Chances for a second round of coronavirus-stimulus payments aren’t dead but are certainly on life-support, lawmakers said.
A stripped-down stimulus plan introduced last week failed to garner enough votes in the Senate to move ahead and most are predicting relief measures will be on hold until after the Nov. 3 presidential election.
Alabama’s Senators split their votes on the $500 billion measure, which didn’t include stimulus checks but was seen as a first step towards direct payments as part of a larger bill. Sen. Doug Jones joined fellow Democrats in voting against the measure; Sen. Richard Shelby, a Republican, backed the GOP bill.
There is no indication Congress is close to reaching any sort of deal.
When asked by CNN if stimulus negotiations were dead, Shelby replied “it looks that way.”
He held out hope, however, that a deal could be reached.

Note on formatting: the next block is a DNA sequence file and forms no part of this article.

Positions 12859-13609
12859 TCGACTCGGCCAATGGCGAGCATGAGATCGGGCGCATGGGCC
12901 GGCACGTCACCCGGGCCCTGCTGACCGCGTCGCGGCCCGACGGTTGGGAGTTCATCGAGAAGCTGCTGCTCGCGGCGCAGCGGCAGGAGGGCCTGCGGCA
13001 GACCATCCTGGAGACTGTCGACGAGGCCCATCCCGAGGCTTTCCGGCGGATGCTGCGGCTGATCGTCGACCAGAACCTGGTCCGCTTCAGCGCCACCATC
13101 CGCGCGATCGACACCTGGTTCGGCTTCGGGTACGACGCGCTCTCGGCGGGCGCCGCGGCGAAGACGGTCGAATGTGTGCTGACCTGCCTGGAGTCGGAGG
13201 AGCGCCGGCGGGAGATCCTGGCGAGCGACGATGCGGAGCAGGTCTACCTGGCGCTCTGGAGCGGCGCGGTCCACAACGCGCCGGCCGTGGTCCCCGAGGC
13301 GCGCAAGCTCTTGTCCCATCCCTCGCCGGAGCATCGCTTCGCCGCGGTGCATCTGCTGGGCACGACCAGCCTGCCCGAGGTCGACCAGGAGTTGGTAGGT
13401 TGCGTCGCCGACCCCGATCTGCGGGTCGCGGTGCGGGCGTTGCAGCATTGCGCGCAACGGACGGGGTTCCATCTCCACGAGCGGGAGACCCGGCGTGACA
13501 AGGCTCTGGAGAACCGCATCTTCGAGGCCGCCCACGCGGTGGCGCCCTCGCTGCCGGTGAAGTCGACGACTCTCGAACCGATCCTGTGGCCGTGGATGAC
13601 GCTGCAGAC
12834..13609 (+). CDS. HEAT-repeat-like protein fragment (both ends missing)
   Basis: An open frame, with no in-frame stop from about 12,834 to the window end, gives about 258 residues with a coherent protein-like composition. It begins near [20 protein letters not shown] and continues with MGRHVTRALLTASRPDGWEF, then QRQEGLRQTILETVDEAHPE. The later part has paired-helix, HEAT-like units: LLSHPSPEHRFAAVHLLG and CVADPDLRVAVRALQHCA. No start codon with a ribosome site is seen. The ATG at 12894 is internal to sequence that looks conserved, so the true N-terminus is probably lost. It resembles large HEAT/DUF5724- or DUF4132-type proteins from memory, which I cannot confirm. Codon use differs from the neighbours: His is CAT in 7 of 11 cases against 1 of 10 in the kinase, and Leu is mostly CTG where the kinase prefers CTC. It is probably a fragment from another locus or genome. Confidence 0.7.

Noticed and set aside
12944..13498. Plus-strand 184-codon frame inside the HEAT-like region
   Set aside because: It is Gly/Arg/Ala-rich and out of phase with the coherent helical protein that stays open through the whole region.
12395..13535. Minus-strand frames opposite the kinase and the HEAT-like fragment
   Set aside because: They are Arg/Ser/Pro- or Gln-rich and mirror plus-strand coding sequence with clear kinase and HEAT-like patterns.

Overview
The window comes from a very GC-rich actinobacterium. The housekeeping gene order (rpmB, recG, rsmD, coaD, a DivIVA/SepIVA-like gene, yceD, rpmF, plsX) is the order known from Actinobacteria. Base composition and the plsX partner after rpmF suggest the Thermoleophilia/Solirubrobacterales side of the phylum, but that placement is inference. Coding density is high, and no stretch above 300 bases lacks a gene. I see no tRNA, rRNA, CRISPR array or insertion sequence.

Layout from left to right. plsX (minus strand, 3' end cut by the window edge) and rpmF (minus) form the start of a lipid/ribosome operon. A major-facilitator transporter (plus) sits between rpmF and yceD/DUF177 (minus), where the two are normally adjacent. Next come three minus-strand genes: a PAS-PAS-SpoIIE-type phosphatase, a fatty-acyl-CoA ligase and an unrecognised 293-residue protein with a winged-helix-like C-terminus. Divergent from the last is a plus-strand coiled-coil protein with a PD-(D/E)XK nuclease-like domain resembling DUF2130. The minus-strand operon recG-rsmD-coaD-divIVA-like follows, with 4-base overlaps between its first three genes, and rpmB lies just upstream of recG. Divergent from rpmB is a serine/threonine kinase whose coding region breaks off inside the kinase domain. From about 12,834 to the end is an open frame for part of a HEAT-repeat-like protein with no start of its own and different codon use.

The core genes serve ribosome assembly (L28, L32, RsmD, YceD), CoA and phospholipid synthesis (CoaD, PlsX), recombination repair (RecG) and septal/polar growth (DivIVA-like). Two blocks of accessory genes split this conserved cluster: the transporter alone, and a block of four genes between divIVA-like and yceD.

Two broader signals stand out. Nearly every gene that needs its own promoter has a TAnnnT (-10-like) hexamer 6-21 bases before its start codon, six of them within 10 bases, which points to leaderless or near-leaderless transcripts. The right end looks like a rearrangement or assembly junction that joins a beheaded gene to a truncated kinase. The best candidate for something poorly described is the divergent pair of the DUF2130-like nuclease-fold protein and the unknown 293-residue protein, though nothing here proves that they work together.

“You never know around here,” Shelby said. “Sometimes things look bleak and they’re revived, and so forth. We thought the scaled-down version was a good bill, a good timing and everything else. The Democrats obviously thought otherwise. That’s all we can do, is tee it up and go with it.”
Jones said his vote reflected the failures of the GOP bill.
Instead of a stimulus package, Congress will turn its attention to a temporary funding measure that will keep the government operating past Sept. 30. If the Senate passes a stimulus bill at the end of September, the House will have until Oct. 1 to approve a measure, leaving little time for relief package.
The previous stimulus funds – up to $2,400 for married couples plus $500 for dependent children – went to roughly 160 million Americans. The majority of people who received stimulus funds – 52% – said they used the money to pay down debt, according to a survey. Thirty-two percent said they mostly saved the money; 15% said they spent or were planning on spending the money.